People told Prisscila Baxter that she’d never get a reply from National Geographic magazine.

She took the chance anyway. Got a reply the next day and her first double-page print was featured in the magazine the following week.

In Monterrey, Mexico lies a photography studio. It is owned by Prisscila Baxter’s friend Luis Ramos. When he opened the studio in 2006, he hired Baxter as a photography assistant. “Since I studied communication, photography and filmography, he knew I would be interested,” says Baxter who was in charge of the organization, pre-production and post-production of photo shoots. It was thanks to Ramos that she acquired a number of new skills and further developed her passion for photography.

Baxter opened her own studio “Baxter Studio” in 2008 and when she wasn’t working at her Monterrey base, she’d use every opportunity to pack up her lenses and travel. For years, she was a travel photographer, capturing wildlife, people and landscapes, but in 2016, Baxter started looking for a breakthrough as a published photographer. And she decided to shoot for the stars.

A rhino and a guru

“I had always dreamt of being a National Geographic photographer but I hadn’t had the courage to pursue it until then,” says Baxter. She decided to ignore the naysayers who told her she would never get a reply from the famous travel magazine and went ahead and submitted a PDF portfolio to National Geographic traveller, Latin America. “I couldn’t quite believe it when they replied the next day and said that they were going to publish two of my pictures in the magazine the following week,” she recalls.

The photos that were chosen for that first spread, held a special place in Baxter’s heart.

On a one-month long trip to Kenya, she took the picture of an orphaned black rhino called Nikki. It was being cared for by rangers at the Lewa Wildlife Conservatory in Northern Kenya. “I wanted to achieve a dramatic effect in the picture and in order to do that, I had to use a flash,” she says. Baxter’s friend Luca Ghidoni was holding the flash while she was right in front of the rhino with her 14-24 mm camera. “I remember holding my breath while taking a couple of pictures and then running back to our jeep as the rhino started following me,” explains Baxter who later learned that the unique light was the main reason why the photo was selected.

Baxter’s other picture was that of a 90-year-old guru she took on a trip to Pushkar in India. “He invited us to his tiny tepee and explained that he was doing a spiritual cleansing ritual and that he hadn’t eaten in 40 days,” she says. His words on how everything is possible as long as we set our minds to it have stuck with Baxter ever since.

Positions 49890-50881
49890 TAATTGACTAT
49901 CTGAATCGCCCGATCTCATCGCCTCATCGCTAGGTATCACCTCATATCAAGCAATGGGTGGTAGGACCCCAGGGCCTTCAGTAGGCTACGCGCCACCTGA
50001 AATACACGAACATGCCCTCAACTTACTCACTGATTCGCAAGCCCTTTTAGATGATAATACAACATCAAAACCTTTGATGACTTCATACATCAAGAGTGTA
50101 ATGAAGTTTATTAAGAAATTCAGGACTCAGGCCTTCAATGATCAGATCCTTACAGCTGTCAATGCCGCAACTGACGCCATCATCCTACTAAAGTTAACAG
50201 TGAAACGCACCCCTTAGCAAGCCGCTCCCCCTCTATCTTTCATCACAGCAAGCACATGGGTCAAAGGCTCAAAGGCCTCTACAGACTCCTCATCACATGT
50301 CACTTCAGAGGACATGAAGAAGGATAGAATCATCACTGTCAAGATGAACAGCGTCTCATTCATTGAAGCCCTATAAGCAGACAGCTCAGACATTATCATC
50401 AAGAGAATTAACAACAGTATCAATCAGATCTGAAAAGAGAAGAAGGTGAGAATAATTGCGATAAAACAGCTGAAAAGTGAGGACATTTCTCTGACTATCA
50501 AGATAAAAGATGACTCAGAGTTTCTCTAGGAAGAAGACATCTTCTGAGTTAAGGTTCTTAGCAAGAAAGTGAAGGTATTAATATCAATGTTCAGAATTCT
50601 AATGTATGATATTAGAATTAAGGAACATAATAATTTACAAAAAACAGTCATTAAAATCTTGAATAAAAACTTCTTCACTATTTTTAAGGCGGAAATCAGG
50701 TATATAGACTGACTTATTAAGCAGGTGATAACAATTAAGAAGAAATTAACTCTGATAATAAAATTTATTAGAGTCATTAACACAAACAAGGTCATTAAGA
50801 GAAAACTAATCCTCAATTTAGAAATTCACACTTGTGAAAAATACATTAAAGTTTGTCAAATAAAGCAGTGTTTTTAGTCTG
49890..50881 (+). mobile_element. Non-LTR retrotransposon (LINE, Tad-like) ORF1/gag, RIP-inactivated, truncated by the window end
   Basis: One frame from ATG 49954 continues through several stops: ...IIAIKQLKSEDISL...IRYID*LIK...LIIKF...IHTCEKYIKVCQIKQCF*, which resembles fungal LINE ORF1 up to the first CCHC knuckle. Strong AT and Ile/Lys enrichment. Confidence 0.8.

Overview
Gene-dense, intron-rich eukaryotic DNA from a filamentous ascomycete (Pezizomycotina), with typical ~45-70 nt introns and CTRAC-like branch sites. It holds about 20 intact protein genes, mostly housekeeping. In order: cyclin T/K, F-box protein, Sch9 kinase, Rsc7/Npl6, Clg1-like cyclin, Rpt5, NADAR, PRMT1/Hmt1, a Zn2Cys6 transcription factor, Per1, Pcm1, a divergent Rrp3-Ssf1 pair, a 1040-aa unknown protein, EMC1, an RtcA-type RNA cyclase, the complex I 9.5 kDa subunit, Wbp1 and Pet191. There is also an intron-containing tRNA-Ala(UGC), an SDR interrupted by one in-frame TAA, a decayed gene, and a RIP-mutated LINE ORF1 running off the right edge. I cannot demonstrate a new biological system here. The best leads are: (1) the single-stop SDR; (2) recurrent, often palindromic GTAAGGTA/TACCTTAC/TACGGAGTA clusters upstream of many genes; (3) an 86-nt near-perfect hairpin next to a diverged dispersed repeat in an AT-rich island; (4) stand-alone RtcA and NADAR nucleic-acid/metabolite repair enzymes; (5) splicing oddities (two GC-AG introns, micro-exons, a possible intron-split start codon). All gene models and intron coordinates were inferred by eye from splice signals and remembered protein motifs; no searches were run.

National Geographic Traveler Latin America is published 8 times per year and is part of Disney Publishing Worldwide. Baxter’s pictures have been featured in several issues, enabling her to use the publication as part of her personal brand.

It is no secret that being a NAT GEO collaborator has given my business a boost but I can’t just hide behind the brand. I also have to deliver and inspire others,” she says.

From geysers and glaciers to hutongs and hippos

With the purpose of inspiring fellow photographers while offering them the opportunity of a lifetime, Baxter has, for the past three years, organized photography tours to Iceland. “Iceland is a natural wonderland – and the rawness of nature there is something quite unique,” says Baxter. On the 10-day tours which Baxter calls “photographic road trips”, participants are given fun, photographic assignments as well as the opportunity to capture that rawness and experience northern lights, active geysers and wild horses.

Three years ago, a new job took Baxter and her husband to Beijing. The vibrant multi-million Chinese capital opened new doors for Baxter who has mostly focused on family-, fashion-, and food photography but also organised workshops on the city’s hutongs (narrow streets) and it’s famous 798 Art district which lends itself perfectly for photography.

With their first child due in April, Baxter and her husband left Beijing in the midst of the COVID-19 outbreak and are getting ready for their next adventure: a posting in the Kenyan capital of Nairobi.

Since working in Kenya for a month back in 2016, Baxter has always dreamt of going back. Photographers around the world will soon be able to join her photographic safaris and draw inspiration from a National Geographic collaborator.

Lise Floris

Author Lise Floris

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